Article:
Hayfever

Last modified on January 3rd, 2019

Hayfever

 

HAY FEVER (HAY ASTHMA).-This is an affection due to the entrance of the pollen of grass and flowers into the air-passages, producing local and general symptoms-sneezing, catarrh, congestion of the eyes, headache, oppression of the breathing, prostration, and fever. It is a most tormenting and inveterate complaint with those who are liable to it, and disables them for several weeks every year. The liability to it is a constitutional state and constitutional treatment gives the best results.

General Treatment.-The chief indication is to keep out of the way of the hay, if possible; but that is by no means easy. Grass is everywhere, and the largest cities cannot escape. The pollen grains find their way every where, and, as Dr. C. H. Blackley has shown, a miraculously infinitesimal quantity is sufficient to set up the attack. A sea voyage is the best escape. Medicines can do much here, both curatively and prophylactically.

Medicines.-(Every two hours during an attack; then twice a day as prophylactic.)

Arsen. 3.

-As a prophylactic for a few weeks before the hay season sets in. Also for the fully developed disease, especially when there is much prostration.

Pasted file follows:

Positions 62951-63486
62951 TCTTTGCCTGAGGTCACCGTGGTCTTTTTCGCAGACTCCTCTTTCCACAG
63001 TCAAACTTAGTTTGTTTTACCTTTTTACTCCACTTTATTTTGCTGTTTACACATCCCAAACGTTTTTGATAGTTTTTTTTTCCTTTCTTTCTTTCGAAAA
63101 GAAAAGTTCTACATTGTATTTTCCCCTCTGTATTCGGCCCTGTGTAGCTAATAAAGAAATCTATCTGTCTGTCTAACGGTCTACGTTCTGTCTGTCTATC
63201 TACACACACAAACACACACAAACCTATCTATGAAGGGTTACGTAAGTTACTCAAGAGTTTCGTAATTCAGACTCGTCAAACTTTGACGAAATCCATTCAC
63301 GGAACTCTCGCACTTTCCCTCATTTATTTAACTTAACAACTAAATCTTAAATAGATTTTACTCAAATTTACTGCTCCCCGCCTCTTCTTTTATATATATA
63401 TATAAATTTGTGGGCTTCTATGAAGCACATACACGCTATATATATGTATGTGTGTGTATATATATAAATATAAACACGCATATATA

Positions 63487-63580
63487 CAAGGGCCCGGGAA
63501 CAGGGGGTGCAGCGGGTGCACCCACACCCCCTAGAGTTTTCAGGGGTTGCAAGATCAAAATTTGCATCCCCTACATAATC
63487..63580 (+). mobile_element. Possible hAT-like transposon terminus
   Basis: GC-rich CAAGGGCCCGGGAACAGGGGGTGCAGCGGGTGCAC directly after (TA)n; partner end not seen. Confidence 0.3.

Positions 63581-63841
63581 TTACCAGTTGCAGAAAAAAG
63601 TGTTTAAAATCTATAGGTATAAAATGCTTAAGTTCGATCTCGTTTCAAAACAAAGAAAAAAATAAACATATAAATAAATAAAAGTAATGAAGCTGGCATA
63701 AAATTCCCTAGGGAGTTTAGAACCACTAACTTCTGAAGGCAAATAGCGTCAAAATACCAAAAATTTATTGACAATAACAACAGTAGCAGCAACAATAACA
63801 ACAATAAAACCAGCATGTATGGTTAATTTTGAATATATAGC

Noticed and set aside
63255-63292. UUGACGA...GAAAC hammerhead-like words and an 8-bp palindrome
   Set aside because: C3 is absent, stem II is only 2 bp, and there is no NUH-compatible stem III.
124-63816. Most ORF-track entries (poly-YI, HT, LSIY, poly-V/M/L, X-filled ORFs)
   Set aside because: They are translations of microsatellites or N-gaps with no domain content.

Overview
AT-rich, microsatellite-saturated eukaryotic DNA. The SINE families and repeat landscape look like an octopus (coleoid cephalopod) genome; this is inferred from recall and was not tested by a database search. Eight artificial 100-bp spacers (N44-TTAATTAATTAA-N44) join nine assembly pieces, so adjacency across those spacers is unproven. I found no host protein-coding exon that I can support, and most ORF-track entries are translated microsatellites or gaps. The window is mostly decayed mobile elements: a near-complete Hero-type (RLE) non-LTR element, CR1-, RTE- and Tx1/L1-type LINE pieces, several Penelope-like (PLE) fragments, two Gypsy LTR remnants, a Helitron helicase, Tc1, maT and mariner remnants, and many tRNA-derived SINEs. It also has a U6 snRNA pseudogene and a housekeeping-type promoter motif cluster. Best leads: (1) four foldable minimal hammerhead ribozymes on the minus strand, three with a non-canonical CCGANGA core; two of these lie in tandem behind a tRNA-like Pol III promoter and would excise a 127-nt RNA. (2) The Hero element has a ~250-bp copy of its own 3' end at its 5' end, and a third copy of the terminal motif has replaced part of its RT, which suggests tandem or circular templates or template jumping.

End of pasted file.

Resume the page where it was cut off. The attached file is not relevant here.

Aconite 3.

-Much fever, restlessness, thirst.

Sulph. 6.

-After Aconite, when the symptoms do not yield.

Cepa 3.

-When the symptoms are worse in a warm room and better in the open air.

Gelsemium 3.

-Where there is excessive sneezing.

About the author

John Henry Clarke

John Henry Clarke

John Henry Clarke MD (1853 – November 24, 1931 was a prominent English classical homeopath. Dr. Clarke was a busy practitioner. As a physician he not only had his own clinic in Piccadilly, London, but he also was a consultant at the London Homeopathic Hospital and researched into new remedies — nosodes. For many years, he was the editor of The Homeopathic World. He wrote many books, his best known were Dictionary of Practical Materia Medica and Repertory of Materia Medica

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